BECK index

Mexico and the Caribbean 1744-1817

by Sanderson Beck

Mexico 1744-1809
Mexico’s Struggle for Independence 1810-17
North Mexico and Texas 1744-1817
California Missions 1768-1817
Central America 1744-1817
British and French West Indies 1744-1817
Cuba and Puerto Rico 1744-1817
Haiti’s Slave Revolution

Mexico 1744-1809

Cortes in Mexico 1519-28
Mexico 1528-80
Mexico 1580-1744

      When war threatened along the gulf coast in 1746, the popular Jose de Escandon was able to raise 750 expeditionary forces and settle 2,500 families of Spaniards and converted Indians in the last part of the coast to be pacified. His judgment and skill attracted natives to the missions. Viceroy Juan Francisco de Güemes of Revillagigedo (1746-55) extended protection to Escandon. Commerce made Revilla rich, but he also increased the prosperity of Mexico and the royal revenue. In contrast, his successor Agustín de Ahumada y Villalón, the Marques de la Amarillas, (1755-60) was poor because of his honesty and generosity. In 1756 he stopped the priests in Puebla from manufacturing the alcoholic aguardiente, running gambling houses, and selling clerical offices. He helped Governor Miguel Sesma pacify Indians in Coahuila. He sent aid to the Philippines and to those in Florida fighting the British.
      On November 12, 1761 the shaman Jacinto Uc de los Santos proclaimed himself in the village of Cisteil in Yucatan the savior to help the Mayans overcome the Spaniards. One week later he was crowned King Canek Moctezuma and was worshipped as a human god. When a Spanish merchant insulted him, he had his followers kill him. He set up a government over Yucatan and called for the death of Spaniards with reprieves for women who married Mayans. When twenty Spanish soldiers came to Cisteil, six soldiers and eight Mayans were killed in the skirmish. The next Spanish expedition with 500 soldiers attacked 1,500 Mayans on November 26 and burned the village, causing the death of about 500 Mayans including eight leaders. Canek escaped to Huntulchac with 300 men, but Canek and 125 men were captured at Sibac. On December 14 Canek and seven others were hanged, and 200 others were punished with 200 lashes and cutting off an ear.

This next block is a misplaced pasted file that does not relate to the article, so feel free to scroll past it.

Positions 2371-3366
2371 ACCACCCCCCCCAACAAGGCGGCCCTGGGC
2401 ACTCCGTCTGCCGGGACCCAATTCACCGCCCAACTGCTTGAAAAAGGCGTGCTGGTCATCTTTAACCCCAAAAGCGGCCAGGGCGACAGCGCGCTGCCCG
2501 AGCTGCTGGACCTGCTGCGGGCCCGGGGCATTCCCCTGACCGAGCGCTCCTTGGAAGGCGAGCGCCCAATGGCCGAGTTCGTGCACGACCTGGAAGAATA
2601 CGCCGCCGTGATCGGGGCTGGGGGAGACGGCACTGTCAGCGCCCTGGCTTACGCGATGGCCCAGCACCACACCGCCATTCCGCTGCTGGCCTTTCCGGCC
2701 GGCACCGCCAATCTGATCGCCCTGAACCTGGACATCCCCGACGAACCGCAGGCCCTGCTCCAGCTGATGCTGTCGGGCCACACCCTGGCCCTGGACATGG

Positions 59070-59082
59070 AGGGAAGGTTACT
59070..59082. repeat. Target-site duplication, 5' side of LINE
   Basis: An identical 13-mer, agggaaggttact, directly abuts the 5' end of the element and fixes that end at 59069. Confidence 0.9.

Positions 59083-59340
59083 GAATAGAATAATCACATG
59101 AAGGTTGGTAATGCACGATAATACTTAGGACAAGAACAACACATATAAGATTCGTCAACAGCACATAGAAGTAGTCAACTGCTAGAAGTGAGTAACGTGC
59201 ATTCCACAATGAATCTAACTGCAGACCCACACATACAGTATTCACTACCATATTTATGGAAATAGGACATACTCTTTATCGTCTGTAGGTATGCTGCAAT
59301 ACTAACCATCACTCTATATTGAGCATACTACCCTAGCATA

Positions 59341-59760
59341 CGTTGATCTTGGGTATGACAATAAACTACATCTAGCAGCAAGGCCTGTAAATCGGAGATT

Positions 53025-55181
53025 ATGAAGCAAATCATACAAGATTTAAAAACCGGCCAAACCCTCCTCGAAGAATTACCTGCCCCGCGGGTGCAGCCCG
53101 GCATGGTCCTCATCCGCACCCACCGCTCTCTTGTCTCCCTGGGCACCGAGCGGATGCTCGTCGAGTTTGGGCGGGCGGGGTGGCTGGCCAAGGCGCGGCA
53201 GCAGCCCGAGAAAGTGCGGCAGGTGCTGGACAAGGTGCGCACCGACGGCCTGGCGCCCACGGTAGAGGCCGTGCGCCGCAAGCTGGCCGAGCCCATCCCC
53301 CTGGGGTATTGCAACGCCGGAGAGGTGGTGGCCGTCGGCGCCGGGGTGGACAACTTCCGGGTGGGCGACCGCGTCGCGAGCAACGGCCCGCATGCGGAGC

Joaquin de Montserrat, the Marques de Cruillas was Viceroy of New Spain 1760-66. In 1761 a smallpox epidemic killed 80,000 people in Puebla and 14,000 in Mexico City. The government spent its funds taking care of the sick. Spain declared war on the British in 1762, and Viceroy Montserrat reorganized the colonial army, fortified Vera Cruz, and raised more troops accepting mestizos, Africans, and mulattoes but not Indians. In the treaty signed on February 10, 1763 Spain received Louisiana and regained Havana and Manila, gave Florida to England, and recognized Belize as English.
      Viceroy Carlos Francisco de Croix (1766-71) supported the visitador Jose de Galvez who reformed the financial administration of Mexico 1765-71 to increase revenue. He reorganized the customs houses, taxed the popular alcoholic pulque, added supervision to the royal playing-card monopoly, put the gunpowder monopoly under salaried officials, and made the new tobacco monopoly more efficient and lucrative. Tax revenue nearly doubled from 1760 to 1780. He reformed the corrupt repartimiento system by which an alcalde (mayor) made a pact with a rich merchant and loaned livestock, seeds, tools, and other things with interest while also keeping much of the Indians’ tribute. Galvez cut the price of mercury from Spain in half in order to expand silver production, granted tax exemptions to those who improved mining facilities, exempted sales tax on supplies and raw materials, and reduced their price on gunpowder by 25%. Between 1761 and 1800 Mexico sent more than 90 million pesos to the royal coffers in Spain.